Remains of a church on Cabo Verde’s Santiago Island, off the West African coast, dates back to late 15th century – when Portugal first colonised the islands that played a central role in the global African slave trade. Archaeological excavations are helping Cabo Verdeans gain new insight into their remarkable and long-obscured history.
New analysis shows warship’s dried fish provisions were sourced from as far away as Icelandic and possibly even transatlantic waters. Researchers show how boom in fishing trade helped fuel the growth of the English navy, and vice versa.
The Cambridge Animal Alphabet series celebrates Cambridge's connections with animals through literature, art, science and society. Here, H is for Horse – 170-year-old model teeth, the Parthenon friezes, and the surprising origins of racehorses' speed.
Dozens of common plants are toxic. Archaeologists have long suspected that our Palaeolithic ancestors used plant poisons to make their hunting weapons more lethal. Now Dr Valentina Borgia has teamed up with a forensic chemist to develop a technique for detecting residues of deadly substances on archaeological objects.
New research reveals that the sperm cells of adolescent boys have more than six times the rate of DNA mutations as the equivalent egg cells in adolescent girls, resulting in higher rates of DNA mutation being passed down to children of teenage fathers. The findings suggest that the risk of birth defects is higher in the children of teenage fathers as a consequence.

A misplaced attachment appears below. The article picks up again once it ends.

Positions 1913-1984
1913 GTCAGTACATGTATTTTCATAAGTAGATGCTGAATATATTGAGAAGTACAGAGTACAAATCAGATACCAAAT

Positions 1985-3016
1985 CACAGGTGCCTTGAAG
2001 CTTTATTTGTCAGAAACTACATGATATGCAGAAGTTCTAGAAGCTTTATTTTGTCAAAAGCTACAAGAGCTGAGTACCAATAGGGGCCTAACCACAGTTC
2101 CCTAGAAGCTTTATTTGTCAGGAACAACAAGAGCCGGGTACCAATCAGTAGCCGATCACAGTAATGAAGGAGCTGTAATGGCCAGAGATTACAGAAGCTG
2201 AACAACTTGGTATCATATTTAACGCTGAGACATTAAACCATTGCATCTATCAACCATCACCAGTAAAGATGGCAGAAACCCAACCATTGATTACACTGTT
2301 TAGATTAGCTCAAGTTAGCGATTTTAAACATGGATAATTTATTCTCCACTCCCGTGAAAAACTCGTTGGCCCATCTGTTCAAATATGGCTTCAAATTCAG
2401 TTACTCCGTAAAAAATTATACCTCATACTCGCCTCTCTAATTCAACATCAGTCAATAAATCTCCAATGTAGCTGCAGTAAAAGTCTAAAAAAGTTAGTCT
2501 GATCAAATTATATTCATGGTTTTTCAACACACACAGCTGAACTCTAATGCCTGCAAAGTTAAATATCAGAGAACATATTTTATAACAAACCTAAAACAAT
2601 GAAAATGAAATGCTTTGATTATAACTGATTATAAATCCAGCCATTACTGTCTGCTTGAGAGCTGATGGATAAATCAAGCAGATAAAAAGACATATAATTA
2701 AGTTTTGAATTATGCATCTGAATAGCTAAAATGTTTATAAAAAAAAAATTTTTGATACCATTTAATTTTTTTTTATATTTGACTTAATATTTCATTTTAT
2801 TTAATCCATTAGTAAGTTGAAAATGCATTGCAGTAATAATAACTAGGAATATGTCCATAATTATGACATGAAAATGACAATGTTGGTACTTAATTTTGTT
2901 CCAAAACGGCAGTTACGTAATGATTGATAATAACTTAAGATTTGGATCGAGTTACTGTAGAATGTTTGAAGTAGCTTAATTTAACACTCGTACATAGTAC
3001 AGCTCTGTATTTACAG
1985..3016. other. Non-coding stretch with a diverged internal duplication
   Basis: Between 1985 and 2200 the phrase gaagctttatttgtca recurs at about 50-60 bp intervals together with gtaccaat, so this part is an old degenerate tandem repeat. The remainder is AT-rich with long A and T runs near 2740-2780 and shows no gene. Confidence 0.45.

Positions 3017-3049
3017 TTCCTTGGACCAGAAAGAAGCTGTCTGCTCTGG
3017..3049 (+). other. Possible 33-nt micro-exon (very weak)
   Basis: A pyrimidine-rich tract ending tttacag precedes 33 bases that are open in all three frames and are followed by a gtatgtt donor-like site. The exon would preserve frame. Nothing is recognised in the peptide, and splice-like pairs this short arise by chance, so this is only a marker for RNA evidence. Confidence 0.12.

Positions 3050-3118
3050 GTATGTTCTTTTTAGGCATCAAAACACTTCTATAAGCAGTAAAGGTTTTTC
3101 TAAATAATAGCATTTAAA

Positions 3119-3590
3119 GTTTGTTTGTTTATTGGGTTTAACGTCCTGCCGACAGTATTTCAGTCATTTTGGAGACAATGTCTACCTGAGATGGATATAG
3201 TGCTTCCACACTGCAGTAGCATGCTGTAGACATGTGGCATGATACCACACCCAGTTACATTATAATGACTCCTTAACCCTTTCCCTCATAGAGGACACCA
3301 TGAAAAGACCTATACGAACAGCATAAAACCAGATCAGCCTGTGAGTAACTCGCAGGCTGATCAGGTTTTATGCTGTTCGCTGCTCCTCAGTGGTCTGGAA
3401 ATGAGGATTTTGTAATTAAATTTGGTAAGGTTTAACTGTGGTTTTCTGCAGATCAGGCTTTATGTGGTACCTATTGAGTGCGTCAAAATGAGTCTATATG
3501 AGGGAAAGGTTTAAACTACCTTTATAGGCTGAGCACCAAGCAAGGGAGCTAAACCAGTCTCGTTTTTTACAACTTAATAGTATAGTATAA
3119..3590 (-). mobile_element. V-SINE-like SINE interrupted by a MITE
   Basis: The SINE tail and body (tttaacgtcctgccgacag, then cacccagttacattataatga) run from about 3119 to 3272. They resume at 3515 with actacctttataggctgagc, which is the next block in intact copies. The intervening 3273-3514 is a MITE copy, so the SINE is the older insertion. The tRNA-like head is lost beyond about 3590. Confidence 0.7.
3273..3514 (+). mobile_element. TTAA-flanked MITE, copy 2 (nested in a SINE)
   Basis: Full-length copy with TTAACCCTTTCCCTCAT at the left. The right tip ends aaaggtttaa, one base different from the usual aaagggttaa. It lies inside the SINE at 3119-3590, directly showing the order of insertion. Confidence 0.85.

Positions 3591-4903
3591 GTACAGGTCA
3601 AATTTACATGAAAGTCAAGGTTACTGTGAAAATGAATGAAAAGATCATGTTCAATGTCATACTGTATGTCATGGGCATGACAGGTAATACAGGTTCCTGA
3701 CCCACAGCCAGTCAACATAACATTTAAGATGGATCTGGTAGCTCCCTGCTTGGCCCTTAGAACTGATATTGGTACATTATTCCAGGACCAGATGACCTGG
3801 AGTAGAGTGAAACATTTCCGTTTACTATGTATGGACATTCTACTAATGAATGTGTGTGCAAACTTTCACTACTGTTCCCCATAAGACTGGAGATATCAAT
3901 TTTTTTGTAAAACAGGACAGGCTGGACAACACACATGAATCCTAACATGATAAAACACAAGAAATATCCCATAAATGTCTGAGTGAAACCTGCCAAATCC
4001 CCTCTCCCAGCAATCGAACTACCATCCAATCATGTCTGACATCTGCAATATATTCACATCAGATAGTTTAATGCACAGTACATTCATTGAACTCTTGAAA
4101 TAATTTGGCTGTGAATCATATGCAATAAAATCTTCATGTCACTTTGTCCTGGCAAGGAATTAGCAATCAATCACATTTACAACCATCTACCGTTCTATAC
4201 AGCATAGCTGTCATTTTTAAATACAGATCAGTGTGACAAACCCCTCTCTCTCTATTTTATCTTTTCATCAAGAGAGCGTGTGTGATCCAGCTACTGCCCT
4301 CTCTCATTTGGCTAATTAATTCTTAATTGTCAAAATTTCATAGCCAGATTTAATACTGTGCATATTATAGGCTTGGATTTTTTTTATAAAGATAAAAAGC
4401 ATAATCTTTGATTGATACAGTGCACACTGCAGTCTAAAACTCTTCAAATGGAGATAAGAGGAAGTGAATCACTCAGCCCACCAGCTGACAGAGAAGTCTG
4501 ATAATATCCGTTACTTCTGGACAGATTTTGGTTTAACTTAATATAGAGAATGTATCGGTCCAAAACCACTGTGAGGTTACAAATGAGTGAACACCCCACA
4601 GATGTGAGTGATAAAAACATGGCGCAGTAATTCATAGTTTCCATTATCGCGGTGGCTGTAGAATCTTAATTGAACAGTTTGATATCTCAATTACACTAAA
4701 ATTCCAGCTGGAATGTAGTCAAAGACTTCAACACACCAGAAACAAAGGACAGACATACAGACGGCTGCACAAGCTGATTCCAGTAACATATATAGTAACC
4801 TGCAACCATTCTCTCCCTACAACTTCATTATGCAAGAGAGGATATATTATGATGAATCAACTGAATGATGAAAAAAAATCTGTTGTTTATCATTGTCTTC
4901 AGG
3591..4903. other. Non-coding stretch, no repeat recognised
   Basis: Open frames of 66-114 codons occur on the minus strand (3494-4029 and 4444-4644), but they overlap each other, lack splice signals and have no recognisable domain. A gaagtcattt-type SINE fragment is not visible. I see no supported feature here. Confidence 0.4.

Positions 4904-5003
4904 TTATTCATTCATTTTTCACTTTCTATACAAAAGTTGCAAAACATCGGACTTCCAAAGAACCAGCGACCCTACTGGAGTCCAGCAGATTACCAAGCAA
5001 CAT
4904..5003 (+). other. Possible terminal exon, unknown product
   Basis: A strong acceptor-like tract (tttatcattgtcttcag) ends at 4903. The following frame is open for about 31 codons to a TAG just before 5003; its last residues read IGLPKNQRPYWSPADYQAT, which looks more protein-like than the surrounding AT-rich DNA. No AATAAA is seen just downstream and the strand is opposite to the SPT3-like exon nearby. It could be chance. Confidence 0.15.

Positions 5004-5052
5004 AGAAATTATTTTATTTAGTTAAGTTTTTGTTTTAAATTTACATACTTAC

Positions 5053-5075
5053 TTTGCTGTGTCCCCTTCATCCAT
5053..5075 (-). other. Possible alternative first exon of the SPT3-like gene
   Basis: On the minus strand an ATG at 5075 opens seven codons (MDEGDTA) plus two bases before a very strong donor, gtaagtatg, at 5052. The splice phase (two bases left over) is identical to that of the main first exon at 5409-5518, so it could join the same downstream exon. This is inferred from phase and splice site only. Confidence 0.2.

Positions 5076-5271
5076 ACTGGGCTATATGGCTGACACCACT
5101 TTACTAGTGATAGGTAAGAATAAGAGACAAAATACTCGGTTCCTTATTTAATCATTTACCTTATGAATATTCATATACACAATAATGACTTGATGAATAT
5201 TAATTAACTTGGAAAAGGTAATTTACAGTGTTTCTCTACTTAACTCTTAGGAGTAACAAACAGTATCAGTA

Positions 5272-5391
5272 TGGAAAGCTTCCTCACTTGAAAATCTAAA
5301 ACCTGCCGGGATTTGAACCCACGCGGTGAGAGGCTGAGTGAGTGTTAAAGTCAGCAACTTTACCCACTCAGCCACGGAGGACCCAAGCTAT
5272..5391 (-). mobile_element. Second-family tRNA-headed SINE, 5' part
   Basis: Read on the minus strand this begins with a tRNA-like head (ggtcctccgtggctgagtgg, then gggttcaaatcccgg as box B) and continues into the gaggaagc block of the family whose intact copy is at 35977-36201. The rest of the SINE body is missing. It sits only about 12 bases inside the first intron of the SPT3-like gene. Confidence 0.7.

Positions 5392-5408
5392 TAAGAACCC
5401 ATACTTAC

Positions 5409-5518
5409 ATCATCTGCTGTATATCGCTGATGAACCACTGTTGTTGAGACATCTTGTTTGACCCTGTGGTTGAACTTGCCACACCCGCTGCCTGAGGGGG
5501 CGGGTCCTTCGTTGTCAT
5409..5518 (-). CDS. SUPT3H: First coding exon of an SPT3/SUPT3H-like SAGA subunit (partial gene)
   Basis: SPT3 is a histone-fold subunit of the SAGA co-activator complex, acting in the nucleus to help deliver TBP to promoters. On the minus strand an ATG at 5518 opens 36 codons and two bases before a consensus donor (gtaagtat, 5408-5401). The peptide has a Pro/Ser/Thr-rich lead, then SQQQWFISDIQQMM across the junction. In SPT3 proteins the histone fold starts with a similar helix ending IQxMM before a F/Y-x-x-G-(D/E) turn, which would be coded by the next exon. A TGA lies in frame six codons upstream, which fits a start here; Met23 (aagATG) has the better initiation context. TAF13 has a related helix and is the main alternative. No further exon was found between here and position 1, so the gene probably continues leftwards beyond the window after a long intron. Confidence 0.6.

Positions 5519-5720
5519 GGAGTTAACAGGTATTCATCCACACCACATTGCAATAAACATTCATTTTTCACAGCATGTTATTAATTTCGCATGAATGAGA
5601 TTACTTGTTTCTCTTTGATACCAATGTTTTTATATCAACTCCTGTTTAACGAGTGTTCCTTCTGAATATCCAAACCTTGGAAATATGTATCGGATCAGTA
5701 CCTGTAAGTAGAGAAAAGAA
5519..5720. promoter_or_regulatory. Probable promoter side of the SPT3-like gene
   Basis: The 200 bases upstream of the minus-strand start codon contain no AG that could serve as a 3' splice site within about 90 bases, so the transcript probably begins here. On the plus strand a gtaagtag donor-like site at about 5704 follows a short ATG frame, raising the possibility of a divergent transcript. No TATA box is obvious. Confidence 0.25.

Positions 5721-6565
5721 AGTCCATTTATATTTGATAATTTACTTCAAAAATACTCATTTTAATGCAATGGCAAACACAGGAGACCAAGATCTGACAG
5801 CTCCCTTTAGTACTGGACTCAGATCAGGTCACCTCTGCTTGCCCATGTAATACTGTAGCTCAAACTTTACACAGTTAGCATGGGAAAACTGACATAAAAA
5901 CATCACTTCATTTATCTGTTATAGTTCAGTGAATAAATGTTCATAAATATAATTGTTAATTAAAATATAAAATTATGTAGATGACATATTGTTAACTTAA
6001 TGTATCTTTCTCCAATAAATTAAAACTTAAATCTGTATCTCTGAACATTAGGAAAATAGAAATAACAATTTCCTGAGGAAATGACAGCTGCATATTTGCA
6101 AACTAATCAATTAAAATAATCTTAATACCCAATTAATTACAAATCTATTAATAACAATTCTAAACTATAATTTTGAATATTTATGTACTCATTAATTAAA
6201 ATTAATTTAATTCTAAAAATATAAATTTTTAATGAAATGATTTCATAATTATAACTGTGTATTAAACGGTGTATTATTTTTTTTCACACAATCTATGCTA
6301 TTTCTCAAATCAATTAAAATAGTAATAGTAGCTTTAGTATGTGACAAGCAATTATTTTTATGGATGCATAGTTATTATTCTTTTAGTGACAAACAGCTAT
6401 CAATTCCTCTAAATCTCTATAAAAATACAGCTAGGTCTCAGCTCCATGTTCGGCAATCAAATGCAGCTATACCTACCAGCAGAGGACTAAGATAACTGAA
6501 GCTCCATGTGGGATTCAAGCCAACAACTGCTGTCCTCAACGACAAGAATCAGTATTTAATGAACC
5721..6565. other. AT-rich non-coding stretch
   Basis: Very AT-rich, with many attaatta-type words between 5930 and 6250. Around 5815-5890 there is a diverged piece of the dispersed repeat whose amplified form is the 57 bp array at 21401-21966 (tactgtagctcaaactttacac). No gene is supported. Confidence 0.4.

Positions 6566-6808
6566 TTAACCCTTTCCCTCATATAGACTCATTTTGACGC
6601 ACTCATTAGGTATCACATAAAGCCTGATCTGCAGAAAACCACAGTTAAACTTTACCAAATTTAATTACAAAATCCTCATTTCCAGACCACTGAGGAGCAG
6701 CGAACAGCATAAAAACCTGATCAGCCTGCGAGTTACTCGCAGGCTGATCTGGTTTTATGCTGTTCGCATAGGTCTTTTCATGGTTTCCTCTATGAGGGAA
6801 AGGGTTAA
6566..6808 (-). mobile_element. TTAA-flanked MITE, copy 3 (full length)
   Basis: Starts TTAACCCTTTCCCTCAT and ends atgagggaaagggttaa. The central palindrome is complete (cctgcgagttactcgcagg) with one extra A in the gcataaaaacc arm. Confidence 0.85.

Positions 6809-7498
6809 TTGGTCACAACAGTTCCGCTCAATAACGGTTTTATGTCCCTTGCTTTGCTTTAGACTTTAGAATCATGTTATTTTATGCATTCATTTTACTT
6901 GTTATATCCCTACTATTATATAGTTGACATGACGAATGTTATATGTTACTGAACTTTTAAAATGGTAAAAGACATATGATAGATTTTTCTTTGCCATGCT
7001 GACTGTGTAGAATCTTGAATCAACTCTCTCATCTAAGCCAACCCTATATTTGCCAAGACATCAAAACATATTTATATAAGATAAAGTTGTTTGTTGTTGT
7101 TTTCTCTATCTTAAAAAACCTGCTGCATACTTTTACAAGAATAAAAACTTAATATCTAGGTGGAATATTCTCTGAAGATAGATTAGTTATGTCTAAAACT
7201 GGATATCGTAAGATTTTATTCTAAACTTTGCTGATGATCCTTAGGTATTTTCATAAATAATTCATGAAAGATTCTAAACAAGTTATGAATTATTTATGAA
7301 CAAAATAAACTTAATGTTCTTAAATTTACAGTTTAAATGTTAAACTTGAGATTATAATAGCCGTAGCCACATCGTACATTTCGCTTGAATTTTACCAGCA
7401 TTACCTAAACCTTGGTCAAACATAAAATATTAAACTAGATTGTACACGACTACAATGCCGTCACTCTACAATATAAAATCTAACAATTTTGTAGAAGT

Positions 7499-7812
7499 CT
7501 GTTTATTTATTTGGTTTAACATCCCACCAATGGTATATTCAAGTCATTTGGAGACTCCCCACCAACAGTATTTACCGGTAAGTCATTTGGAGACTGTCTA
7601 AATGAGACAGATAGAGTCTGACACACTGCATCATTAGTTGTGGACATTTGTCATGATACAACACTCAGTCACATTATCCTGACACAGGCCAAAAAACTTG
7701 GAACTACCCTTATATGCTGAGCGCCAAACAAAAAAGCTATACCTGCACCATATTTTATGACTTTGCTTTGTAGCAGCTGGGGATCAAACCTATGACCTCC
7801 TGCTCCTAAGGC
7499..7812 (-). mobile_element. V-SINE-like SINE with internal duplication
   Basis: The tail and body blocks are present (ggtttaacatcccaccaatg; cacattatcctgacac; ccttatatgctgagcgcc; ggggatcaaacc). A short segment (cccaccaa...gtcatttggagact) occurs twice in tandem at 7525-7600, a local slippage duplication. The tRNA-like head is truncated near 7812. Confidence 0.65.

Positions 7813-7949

An ancient token-based recording system from before the dawn of history was rendered obsolete by the birth of writing, according to popular wisdom. But now, latest excavations show that, in fact, these clay tokens were integral to administrative functions right across the Assyrian empire – millennia after this system was believed to have vanished.
A chance find in a site known as the Cave of Swimmers adds a colourful twist to an exhibition in Paris celebrating the work of ethnographer Leo Frobenius in raising awareness of the rock art of Africa. The discovery by Italian archaeologist Dr Giulio Lucarini, currently at Cambridge University, underlines the vital importance of safeguarding the heritage of the Gilf Kebir.
Researchers have uncovered the medieval tipping-point when local fishing could no longer support the demands of the burgeoning metropolis, and catches started to come in from as far away as Arctic Norway.